At first I didn’t believe it when a friend told me that Cuba was holding maneuvers to forestall any possible American invasion. Coincidentally, I’d just been reading the latest issue of In These Times , which has a feature on Cuba written by half a dozen Cubans living on the island. All the contributors agree that the biggest problem is getting enough food, and there seems to be a disconnect between salaries, the value of the convertible peso, and the cost of basic items such as shoes or transportation.
Under these circumstances, and with a new American president who seems inclined to mend fences with the regime in Havana, I wonder why Cuba would spend money and resources to carry out military maneuvers which, we are told, had been planned in 2004, when Bush was President and there was no end in sight to the standoff.
I turn on the television and hear a ranking Republican senator declare that given the need to send about 35,000 more troops to Afghanistan to prop up a blatantly corrupt government, we should suspend the heroics on health care.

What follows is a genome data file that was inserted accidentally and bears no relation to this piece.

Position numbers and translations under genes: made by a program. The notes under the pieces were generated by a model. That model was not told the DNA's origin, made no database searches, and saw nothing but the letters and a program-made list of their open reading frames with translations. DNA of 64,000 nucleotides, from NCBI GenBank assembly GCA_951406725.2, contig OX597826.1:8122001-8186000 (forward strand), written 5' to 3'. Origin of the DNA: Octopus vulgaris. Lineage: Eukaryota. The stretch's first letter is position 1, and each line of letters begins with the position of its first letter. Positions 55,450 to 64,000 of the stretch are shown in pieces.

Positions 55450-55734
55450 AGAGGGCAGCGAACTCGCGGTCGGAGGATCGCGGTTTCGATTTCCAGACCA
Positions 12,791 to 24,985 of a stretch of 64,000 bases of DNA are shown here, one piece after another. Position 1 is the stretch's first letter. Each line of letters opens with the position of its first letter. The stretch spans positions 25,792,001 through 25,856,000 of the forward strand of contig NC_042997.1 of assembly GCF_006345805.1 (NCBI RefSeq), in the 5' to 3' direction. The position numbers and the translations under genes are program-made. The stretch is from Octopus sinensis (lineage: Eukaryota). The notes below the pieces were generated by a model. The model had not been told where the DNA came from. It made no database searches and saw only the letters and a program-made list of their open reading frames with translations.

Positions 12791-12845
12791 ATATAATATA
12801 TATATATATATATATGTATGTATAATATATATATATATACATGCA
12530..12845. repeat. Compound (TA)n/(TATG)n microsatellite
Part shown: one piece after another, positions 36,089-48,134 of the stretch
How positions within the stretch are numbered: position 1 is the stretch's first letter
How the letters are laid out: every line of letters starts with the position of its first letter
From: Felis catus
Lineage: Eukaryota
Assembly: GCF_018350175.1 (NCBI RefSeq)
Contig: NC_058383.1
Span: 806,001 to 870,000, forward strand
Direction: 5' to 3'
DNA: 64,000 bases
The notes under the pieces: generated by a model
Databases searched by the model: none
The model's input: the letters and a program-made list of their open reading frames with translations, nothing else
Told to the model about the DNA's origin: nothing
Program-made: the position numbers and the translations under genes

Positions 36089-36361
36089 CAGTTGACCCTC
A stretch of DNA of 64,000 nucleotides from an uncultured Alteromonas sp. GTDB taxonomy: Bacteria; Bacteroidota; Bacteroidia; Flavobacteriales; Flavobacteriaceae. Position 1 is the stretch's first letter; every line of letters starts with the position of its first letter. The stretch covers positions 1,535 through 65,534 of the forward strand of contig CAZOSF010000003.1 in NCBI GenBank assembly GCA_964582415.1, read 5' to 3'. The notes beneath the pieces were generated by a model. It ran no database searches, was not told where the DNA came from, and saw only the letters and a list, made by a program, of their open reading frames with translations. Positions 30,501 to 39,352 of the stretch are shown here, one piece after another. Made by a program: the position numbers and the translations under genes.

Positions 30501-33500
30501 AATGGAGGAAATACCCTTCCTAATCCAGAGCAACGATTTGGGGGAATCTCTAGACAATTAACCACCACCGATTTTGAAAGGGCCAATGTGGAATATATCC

It is unlikely that the administration will cave to this recommendation. But sending troops to Afghanistan – or “finishing the job”, an ugly expression that Obama has taken over from Bush with his war – may do more to alleviate the American jobless rate than the dire fate of Afghan women. Similarly, Raul’s maneuvers are intended to show Barack that he should not try to roll back the leftward movement in Latin America, even if that means continuing hard times for Cubans.
Every government does what it has to do to stay in power, whether it be a fifty-year old regime in dire need of renewal, or looming mid-term elections threatened by hawks.